5 among babies who have a low birth weight due to prematurity or are small for gestational age or both. 10 Among infants born prematurely, 2.7% (or ) suffer a moderate or severe impairment and 4.4% (or ) have a mild impairment. 11 The life-time risk of developing a noncommunicable disease is also increased in people who were born prematurely. Moderate and severe prematurity carries the greatest risk of disability and long-term morbidity. Fig 1: Causes of death in children under five years of age Pertussis 1% Meningitis/ encephalitis 2% Pneumonia 13% Pneumonia 5% Preterm birth complications 14% Other conditions 9% Neonatal deaths: 44% Birth asphyxia & trauma 10% NCDs 8% Injuries 4% Malaria 7% HIV/AIDS 2% Measles 2% Diarrhoea 9% Neonatal sepsis & other infections 5% Other conditions 3% Congenital Neonatal tetanus abnormalities 1% Diarrhoea 4% 1% Over 60% of neonatal deaths are associated with low birth weight* Source: (1) WHO. Global Health Observatory (2) *For low birth weight: Katz et al. Lancet, Katz J, Lee AC, Kozuki N, et al. Mortality risk in preterm and small-for-gestational-age infants in low-income and middle-income countries: a pooled country analysis. Lancet. Aug ;382(9890): Lawn JE, Blencowe H, Darmstadt GL, Bhutta ZA. Beyond newborn survival: the world you are born into determines your risk of disability-free survival. Pediatric Research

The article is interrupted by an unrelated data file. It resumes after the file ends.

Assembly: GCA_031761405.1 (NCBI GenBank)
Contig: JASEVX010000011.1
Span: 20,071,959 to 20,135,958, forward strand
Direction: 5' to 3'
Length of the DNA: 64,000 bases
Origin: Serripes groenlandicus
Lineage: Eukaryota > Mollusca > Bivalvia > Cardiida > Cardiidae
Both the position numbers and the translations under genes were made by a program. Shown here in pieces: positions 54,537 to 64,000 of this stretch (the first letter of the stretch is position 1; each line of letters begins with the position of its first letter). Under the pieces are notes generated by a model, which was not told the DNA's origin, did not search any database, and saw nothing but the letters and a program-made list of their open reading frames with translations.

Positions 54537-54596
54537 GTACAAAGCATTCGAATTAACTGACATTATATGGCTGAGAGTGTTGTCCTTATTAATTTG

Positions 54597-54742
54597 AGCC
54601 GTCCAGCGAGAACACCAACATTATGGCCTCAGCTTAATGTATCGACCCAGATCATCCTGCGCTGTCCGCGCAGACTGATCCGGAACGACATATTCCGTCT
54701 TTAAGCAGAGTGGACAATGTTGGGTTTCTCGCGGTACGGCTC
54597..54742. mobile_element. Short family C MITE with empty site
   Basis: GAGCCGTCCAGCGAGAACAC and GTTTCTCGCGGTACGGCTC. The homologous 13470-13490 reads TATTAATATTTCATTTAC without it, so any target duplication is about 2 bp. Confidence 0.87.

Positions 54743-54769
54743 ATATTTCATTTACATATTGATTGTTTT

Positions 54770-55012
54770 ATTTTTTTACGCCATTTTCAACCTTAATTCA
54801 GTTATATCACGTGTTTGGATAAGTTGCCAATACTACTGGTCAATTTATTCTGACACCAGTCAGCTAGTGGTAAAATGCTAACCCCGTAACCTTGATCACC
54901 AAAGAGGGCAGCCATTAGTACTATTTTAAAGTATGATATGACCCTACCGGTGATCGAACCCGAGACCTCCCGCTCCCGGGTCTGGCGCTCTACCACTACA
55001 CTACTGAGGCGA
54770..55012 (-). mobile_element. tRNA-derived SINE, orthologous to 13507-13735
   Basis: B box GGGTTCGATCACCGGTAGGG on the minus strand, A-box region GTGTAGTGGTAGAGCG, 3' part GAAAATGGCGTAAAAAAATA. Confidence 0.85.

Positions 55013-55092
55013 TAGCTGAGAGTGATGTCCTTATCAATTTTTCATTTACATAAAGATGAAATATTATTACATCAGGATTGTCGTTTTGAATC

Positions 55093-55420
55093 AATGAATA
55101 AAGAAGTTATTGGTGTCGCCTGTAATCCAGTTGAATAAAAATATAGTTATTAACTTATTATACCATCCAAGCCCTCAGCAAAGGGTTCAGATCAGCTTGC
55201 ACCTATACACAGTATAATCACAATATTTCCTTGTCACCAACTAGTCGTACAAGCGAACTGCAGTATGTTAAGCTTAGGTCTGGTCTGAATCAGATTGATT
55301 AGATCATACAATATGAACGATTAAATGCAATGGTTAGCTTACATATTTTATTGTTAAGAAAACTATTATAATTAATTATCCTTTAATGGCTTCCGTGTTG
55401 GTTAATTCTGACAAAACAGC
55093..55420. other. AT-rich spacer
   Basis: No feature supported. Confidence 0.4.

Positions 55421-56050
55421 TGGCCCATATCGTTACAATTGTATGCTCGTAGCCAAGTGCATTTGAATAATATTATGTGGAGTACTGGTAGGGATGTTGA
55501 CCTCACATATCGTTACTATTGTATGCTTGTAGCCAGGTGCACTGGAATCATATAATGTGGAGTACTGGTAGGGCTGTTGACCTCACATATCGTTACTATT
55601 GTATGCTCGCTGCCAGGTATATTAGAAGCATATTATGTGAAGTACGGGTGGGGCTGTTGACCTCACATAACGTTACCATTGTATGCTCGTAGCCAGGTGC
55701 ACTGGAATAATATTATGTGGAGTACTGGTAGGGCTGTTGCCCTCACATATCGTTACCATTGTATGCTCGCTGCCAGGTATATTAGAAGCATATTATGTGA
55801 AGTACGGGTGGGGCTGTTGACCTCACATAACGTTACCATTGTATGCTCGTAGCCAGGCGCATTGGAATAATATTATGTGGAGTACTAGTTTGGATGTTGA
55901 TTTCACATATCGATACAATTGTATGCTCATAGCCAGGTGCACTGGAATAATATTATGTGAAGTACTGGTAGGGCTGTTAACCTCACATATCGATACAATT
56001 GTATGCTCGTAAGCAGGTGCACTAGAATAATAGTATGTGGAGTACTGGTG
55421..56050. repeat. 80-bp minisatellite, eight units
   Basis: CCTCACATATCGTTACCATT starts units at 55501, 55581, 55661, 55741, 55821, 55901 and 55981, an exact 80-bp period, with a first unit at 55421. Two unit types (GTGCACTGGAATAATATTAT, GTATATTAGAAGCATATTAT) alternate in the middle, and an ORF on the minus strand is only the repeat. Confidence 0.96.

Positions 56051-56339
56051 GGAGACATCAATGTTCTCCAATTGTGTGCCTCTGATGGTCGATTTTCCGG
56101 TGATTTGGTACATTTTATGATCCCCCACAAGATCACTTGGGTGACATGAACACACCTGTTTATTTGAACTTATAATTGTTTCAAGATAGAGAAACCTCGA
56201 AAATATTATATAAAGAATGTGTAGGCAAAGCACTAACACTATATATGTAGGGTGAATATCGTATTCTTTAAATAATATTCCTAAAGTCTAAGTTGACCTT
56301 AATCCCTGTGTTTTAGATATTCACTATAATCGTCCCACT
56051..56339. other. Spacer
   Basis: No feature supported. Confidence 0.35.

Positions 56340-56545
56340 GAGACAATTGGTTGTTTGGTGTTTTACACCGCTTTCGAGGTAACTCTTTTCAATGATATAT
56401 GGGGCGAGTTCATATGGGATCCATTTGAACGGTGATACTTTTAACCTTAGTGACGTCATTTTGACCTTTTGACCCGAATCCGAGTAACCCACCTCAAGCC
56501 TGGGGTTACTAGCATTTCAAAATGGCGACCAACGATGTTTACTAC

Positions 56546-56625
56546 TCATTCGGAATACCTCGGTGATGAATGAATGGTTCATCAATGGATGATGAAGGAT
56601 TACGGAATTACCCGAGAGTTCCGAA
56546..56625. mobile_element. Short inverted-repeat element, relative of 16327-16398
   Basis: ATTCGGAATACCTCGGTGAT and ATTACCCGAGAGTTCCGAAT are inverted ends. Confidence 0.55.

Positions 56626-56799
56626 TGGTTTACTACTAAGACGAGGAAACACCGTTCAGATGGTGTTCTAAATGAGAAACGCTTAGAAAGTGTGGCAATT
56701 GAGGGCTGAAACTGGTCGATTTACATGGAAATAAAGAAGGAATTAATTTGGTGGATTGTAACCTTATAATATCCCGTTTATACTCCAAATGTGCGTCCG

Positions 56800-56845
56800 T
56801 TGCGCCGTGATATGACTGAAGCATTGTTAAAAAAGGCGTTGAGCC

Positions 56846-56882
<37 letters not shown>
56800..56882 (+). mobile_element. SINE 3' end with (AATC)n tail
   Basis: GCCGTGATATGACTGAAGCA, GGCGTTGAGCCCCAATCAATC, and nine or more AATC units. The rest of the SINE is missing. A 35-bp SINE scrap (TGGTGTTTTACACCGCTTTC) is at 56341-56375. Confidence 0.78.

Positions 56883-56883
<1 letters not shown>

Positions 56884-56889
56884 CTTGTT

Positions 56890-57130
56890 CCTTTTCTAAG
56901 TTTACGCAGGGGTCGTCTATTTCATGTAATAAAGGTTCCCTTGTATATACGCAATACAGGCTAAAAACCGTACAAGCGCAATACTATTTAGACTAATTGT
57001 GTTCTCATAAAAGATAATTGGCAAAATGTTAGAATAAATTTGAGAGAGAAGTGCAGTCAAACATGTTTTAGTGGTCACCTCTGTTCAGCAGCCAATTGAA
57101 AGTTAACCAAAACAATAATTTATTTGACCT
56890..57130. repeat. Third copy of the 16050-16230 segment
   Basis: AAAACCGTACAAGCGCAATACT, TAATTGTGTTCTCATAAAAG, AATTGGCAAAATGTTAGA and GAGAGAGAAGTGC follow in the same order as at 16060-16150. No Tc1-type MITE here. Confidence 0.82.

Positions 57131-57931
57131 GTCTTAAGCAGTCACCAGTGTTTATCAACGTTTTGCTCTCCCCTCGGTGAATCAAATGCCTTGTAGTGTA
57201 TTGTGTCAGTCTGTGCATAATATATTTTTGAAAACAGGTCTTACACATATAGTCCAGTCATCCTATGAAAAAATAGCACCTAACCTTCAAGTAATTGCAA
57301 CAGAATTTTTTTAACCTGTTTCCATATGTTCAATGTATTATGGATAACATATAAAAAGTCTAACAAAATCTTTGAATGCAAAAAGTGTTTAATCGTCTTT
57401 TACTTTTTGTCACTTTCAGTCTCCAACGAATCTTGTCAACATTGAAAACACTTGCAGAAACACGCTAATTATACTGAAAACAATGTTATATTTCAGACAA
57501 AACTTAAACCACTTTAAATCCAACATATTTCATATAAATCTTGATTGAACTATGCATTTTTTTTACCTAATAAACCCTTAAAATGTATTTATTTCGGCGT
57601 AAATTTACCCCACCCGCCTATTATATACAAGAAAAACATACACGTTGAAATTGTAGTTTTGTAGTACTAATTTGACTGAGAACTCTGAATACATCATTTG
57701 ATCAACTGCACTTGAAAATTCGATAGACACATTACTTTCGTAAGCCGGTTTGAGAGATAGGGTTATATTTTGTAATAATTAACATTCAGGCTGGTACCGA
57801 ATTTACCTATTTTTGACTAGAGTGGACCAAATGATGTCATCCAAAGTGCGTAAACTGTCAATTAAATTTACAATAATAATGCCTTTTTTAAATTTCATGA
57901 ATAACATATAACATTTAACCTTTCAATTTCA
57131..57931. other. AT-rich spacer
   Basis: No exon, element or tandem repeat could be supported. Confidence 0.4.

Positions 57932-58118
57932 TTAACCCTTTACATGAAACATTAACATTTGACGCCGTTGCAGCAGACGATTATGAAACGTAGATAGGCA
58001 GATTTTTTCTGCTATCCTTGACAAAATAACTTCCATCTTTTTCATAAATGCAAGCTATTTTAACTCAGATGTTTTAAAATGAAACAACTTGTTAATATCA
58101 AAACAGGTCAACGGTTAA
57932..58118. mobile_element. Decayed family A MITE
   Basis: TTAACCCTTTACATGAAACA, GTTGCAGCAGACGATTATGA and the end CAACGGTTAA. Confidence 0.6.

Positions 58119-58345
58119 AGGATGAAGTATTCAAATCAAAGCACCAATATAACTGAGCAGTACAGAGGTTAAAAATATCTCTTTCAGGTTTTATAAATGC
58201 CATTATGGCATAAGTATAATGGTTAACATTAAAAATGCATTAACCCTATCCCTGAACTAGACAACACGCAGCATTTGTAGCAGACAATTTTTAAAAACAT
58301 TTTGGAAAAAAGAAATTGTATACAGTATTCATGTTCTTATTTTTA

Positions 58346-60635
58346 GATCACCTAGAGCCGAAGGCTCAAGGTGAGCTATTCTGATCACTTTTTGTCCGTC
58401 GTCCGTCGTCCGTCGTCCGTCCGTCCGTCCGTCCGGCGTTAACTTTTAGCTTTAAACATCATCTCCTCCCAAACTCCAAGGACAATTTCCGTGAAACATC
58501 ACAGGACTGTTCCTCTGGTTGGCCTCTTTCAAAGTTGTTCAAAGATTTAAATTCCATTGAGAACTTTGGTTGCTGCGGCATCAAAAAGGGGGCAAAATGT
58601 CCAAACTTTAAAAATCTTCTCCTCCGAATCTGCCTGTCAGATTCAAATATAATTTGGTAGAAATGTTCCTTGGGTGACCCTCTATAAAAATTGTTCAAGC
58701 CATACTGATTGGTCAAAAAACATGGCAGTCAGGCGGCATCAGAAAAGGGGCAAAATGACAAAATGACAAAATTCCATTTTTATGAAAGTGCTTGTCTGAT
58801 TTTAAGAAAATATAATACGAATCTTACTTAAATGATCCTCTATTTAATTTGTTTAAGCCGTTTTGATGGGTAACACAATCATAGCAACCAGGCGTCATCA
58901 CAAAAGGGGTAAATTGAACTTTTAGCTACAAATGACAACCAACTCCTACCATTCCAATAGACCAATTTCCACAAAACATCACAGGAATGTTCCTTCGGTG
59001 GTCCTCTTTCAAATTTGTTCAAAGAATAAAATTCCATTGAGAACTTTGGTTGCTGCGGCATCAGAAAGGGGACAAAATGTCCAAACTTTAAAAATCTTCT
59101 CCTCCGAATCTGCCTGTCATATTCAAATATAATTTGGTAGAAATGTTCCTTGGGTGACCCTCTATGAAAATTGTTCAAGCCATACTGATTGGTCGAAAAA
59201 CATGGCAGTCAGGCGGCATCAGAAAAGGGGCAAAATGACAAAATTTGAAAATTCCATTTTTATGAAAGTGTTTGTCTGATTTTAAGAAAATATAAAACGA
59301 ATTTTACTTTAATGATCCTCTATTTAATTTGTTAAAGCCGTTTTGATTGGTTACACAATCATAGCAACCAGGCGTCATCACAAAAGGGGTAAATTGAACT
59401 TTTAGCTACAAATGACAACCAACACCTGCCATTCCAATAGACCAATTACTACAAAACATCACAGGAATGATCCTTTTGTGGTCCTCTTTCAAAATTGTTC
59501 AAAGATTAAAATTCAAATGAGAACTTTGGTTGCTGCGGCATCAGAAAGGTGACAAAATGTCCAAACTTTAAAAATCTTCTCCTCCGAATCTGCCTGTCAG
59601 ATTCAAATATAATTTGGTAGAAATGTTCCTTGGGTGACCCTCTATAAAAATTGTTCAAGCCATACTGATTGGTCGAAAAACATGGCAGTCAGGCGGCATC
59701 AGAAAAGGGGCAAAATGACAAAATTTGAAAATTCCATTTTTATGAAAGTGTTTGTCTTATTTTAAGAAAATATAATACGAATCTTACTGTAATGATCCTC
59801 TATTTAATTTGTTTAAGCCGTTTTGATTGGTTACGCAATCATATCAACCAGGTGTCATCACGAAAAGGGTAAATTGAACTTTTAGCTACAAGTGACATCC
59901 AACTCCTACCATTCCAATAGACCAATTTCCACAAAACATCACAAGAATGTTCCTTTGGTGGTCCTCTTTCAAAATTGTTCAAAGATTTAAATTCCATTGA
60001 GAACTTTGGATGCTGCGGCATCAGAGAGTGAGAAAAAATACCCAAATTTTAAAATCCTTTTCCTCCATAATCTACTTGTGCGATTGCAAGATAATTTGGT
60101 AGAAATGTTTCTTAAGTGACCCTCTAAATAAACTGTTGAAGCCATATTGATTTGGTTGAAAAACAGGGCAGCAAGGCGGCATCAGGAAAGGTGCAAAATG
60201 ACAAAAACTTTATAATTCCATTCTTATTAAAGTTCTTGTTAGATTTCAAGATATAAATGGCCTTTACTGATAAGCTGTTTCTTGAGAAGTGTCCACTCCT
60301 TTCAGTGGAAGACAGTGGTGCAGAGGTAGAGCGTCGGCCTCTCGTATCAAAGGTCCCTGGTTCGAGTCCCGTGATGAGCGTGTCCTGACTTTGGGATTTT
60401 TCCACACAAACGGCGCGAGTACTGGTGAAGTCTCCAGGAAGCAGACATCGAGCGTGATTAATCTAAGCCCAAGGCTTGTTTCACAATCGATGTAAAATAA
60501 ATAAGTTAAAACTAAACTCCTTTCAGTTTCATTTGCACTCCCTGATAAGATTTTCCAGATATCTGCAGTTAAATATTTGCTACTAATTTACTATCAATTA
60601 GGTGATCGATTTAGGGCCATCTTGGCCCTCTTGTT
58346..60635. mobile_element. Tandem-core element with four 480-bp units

6 12. The impact of social determinants of health on newborn mortality should not be underestimated. Poverty, inequality and societal unrest undermine maternal and newborn care through numerous pathways, including poor maternal diets, inadequate housing and sanitation. Complex humanitarian emergencies catalyse dramatic movements of people, including pregnant women and newborns, and compromise access to functional health systems. Low education levels, gender discrimination and a lack of empowerment prevent women from seeking health care and making the best choices for themselves and their children s health, thereby resulting in perilous delays and unnecessary deaths. The gap between those with highest and lowest coverage of effective interventions can be closed in a generation through intersectoral actions such as expanding educational programmes, improving living and working conditions, increasing access to clean water and adequate sanitation, and progress towards universal health coverage. EFFECTIVE INTERVENTIONS FOR IMPROVING THE HEALTH OF NEWBORNS ALONG THE CONTINUUM OF CARE 13. Effective interventions for improving survival and health of newborn babies form one component of integrated health services for reproductive, maternal, newborn and child and adolescent health. These interventions have been well documented across the life course and have been packaged for levels of service delivery. 12 Many are delivered from common platforms for health care delivery; integrated planning and delivery can ensure efficient and effective health services for women and children. 14. Interventions around the time of birth have the greatest effect on reducing neonatal mortality, as low coverage and poor quality of health care at that time account for high rates of newborn mortality as well as maternal mortality and intrapartum stillbirths. Good-quality care during labour, birth and in the immediate postnatal period not only prevents the onset of complications but enables their early detection and prompt management. Although globally the proportion of women giving birth with a skilled attendant (physician, nurse or midwife) has increased to 66%, great disparities exist between and within countries. In sub-saharan Africa in particular, coverage of skilled care at birth remains low at just under 50% Recognizing the importance of reaching every women and every newborn with quality care around the time of childbirth and the days immediately after birth, interventions during pregnancy and before conception also have a critical role to play. Interventions include those essential for all pregnant women who are in labour as well as essential newborn care. Additional care may be required for small and/or sick babies such as neonatal resuscitation, antibiotics and Kangaroo 12 The Partnership for Maternal, Newborn and Child Health. A global review of the key interventions related to reproductive, maternal, newborn and child health. Geneva: The Partnership for Maternal, Newborn and Child Health, WHO. EB 134/17 Monitoring the achievement of the health-related Millennium Development Goals, Geneva: World Health Organization, 2013.